As anyone who follows the algebraic geometry tag on arXiv will probably know, there has been a lot of papers recently showing various varieties are non-stably rational. What I am interested in however is ways of showing a variety is stably rational.

Obviously, showing a variety is rational would do the trick. There are examples of stably rational varieties which are non-rational, the first as far I'm aware was in "Variétés stablement rationnelles non rationnelles" by A. Beauville, J.-L. Colliot-Thélène, J.-J. Sansuc, and P. Swinnerton-Dyer. Another proof came later in "Stably rational irrational varieties" by N. Shepherd-Barron. The variety and it's proof arises out of group actions and geometric invariant theory, an area which I am not very knowledgeable on, so I can't really give a better description.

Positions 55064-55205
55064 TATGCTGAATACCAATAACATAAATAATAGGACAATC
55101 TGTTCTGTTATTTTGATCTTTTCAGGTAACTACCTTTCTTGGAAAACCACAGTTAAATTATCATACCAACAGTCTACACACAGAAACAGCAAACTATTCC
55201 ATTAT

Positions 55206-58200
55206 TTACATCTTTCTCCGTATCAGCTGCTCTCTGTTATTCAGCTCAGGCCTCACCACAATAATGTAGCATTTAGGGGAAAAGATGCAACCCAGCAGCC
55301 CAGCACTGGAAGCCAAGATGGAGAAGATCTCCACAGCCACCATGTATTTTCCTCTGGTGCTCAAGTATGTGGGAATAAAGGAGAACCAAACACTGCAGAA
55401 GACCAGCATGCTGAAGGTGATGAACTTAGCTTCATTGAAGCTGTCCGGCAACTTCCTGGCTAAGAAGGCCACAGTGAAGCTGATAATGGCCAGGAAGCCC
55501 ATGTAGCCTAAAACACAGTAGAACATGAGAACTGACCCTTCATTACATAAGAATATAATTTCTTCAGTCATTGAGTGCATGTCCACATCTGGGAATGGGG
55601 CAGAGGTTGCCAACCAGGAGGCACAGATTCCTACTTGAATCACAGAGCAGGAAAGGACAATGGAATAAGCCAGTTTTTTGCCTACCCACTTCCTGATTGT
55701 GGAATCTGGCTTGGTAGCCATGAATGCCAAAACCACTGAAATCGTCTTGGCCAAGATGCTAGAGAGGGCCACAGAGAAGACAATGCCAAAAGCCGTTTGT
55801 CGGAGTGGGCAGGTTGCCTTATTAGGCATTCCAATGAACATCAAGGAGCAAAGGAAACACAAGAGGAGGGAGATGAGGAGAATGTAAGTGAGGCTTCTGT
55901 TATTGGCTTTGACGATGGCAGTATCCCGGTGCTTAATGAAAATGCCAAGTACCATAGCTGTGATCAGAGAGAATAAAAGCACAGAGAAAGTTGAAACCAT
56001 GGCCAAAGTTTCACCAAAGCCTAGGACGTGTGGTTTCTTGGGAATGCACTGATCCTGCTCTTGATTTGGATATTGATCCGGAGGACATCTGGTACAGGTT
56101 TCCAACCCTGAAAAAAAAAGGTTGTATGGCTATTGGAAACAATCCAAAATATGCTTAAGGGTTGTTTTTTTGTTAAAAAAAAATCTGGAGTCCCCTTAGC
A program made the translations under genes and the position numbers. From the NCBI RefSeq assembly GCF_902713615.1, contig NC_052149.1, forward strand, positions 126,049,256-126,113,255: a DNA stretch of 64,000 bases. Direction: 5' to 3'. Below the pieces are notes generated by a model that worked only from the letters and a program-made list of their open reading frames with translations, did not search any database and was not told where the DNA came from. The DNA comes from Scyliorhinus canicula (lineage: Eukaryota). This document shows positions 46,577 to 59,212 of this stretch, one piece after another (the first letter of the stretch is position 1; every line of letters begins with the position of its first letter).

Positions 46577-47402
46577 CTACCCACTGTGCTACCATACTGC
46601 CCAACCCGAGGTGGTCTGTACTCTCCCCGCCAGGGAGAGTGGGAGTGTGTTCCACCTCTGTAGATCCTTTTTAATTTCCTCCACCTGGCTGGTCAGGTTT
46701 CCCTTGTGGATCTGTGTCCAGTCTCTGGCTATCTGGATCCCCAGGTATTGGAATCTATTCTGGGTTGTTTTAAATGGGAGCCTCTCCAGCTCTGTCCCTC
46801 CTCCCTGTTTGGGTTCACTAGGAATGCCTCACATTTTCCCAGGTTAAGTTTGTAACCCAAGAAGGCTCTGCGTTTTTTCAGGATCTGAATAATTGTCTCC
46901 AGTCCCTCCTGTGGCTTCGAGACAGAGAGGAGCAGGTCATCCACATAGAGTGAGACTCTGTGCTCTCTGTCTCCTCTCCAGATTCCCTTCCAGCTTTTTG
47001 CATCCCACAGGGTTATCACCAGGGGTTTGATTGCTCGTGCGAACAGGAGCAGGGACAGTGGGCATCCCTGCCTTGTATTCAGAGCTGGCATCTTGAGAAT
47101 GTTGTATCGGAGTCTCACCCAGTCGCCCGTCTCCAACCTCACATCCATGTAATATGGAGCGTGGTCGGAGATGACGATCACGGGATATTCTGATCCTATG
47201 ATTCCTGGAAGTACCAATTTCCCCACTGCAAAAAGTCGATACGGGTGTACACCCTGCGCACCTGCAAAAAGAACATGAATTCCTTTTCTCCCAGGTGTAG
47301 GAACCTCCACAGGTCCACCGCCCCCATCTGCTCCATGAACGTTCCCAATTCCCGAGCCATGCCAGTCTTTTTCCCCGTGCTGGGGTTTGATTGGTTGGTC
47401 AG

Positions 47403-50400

The second potential method I've found is from the result of Larsen and Lunts on the Grothendieck ring of varieties. I.e. If $X$ is a smooth and complete variety, then it is stably birational if and only if $[X] = 1 \text{ mod } \mathbb{L} $, where $[X]$ is it's class in the Grothendieck ring and $\mathbb{L} = [\mathbb{A}^1] $. This seems to be quite a nice criterion, but calculating classes explicitly in the Grothendieck ring seems to be in general rather hard. I have yet to see this be used to give an example of a non-rational, stably rational variety.

Are there any other potential methods I have not mentioned?